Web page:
Josh Conaway | KBIA

Josh Conaway

Josh Conaway is a second year student at Missouri State University studying political science and Spanish. He works as news reporter and announcer for KSMU. His favorite part of working for KSMU is meeting a wide variety of interesting people for stories. He has a passion for history and running.

Park Central Square is officially in holiday mode now that the City of Springfield has the official Christmas tree on display there.

At the square November 17, men in hardhats pulled ropes to steady the three story tall spruce tree dangling from a crane, while a worker trimmed off part of the trunk with a chainsaw. The tree was donated by Patrick and Christina Wilkins. 

Kirk Juranas, assistant director of public works says the placing of the Christmas tree in the square has been happening for decades.


The Salvation Army in Springfield will soon distribute toys and food to families in December and encourages households to sign up now.



The City of West Plains passed a 90-day mask ordinance on November 4. While some residents supported the mandate, most voiced disapproval, and some called for the removal of councilmembers who supported the ordinance.

The Republican Party won key races in Greene County and Missouri as turnout broke records.

Republican candidate Bill Owen has been elected to Missouri’s 131st state House district. KSMU’s Josh Conaway reports. 

Owen ran to replace the term-limited Sonya Anderson and faced Democratic rival Allison Schoolcraft. On November 3 he won the district by more than 30 points. At the GOP Watch Party at the White River Conference Center in Springfield, he told KSMU he saw more turnout in Greene County than he’s seen in any previous election.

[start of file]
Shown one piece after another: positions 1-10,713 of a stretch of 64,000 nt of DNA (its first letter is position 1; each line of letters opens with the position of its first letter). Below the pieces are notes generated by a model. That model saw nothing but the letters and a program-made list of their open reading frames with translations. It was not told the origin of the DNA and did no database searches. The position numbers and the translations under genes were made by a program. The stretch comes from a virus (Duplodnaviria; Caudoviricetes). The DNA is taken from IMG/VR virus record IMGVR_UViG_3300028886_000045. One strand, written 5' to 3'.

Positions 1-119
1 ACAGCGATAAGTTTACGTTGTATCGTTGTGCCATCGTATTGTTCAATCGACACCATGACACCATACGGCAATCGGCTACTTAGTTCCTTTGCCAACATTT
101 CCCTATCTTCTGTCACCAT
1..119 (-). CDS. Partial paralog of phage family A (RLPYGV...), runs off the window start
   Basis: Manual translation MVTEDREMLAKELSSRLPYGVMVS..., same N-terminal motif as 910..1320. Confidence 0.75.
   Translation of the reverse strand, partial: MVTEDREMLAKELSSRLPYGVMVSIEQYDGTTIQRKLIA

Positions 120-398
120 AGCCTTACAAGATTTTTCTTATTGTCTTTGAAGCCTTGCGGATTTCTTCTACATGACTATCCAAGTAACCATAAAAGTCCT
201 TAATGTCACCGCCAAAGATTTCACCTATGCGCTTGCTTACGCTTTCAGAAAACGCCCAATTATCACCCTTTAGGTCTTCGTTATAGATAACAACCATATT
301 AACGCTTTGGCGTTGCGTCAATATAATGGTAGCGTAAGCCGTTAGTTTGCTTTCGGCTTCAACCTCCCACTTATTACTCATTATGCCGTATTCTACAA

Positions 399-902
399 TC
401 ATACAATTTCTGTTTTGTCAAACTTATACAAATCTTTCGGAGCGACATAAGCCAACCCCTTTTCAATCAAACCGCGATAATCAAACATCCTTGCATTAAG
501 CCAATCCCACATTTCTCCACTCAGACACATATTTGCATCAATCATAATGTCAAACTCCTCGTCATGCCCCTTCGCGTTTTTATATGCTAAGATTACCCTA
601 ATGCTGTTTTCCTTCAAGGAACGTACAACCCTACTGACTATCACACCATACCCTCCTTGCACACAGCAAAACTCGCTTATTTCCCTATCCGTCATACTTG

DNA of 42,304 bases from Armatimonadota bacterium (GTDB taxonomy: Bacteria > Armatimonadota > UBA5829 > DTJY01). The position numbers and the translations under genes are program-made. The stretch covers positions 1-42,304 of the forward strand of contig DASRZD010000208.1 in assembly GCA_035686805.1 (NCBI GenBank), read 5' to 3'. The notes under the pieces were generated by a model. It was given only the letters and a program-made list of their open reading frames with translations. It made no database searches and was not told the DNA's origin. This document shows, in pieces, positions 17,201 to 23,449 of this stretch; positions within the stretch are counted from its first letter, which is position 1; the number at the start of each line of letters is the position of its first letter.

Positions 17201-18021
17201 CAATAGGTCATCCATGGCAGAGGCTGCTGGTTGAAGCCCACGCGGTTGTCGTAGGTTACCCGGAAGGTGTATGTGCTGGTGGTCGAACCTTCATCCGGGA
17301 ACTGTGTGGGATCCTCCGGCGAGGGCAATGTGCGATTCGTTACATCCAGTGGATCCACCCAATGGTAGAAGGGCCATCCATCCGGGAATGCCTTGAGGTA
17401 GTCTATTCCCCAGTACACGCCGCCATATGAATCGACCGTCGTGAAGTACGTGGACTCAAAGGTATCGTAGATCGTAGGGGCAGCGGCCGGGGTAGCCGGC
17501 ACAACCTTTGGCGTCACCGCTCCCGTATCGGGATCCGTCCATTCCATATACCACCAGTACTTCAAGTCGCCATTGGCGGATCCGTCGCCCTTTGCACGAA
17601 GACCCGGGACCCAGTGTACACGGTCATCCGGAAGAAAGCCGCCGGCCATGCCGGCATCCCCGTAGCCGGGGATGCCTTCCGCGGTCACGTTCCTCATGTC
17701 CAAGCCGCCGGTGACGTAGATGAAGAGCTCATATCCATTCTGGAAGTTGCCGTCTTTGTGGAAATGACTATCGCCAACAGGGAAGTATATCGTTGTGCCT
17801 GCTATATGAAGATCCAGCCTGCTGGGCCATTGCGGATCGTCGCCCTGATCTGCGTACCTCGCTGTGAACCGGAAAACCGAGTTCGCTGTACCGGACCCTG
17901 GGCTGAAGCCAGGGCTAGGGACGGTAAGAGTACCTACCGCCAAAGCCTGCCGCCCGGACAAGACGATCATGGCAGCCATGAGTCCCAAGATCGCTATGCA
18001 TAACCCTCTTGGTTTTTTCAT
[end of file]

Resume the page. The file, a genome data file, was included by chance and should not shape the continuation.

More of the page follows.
Greene County officials are predicting record shattering turnout ahead of Tuesday’s presidential election as voters choose between incumbent President Donald Trump and former Vice President Joe Biden.

Greene County Clerk Shane Schoeller says he expects mail-in and early absentee voting to combine with Election Day voting to create some impressive numbers. 

Citing a “high number of COVID-19 infections” and an impending flu season, Mercy Hospital Springfield has opened a mobile care unit dedicated to respiratory care.

The hospital said in a news release Wednesday it hopes to either directly treat patients in the facility and release them—or admit them to the hospital. The mobile unit is located outside the main hospital's emergency department and is equipped for 15 patient care areas.


Turnout for absentee and mail-in voting is already shattering Greene County records this election year. KSMU asked county clerk Shane Schoeller how his office will keep the voting process safe on Election Day. 


As we approach Election Day, voters who have not yet sent in their mail-in ballots may now be worried their ballots won’t make it back in time to be counted. This is what they can do to esnure their vote is counted.

First, a reminder:  this year, there are three ways Missouri voters can cast their ballots:   absentee, mail-in, or voting in person on Election Day.   Mail-in and absentee ballots are not the same thing.


Lin Waterhouse, an author living in West Plains, knew it wasn't a good sign that her husband's nursing home was calling her.

“In their e-mail, they would tell us that anyone with a [COVID-19] positive loved one would be contacted by phone,” Waterhouse said.

Her husband, Dave, was asymptomatic. But since nursing homes are doing more universal testing, a nasal swab had caught traces of the coronavirus in his nasal passageways. He was eventually moved into a COVID corridor.

Early in the pandemic, Missouri’s rural counties were largely spared from COVID-19. 

But now, many of state’s highest rates of infection are in rural areas. In this first segment of our four-part series, COVID in the Rural Ozarks, we look at one county’s tension between rugged individualism and regulating public health.

A history of tension over government regulation 


The History Museum on the Square is holding history lessons every Friday for elementary school students.


The coronavirus pandemic has shaken up at least two routine activities for kids: school and visits to the doctor. But soon, kids in Newton County will be able to do both at once.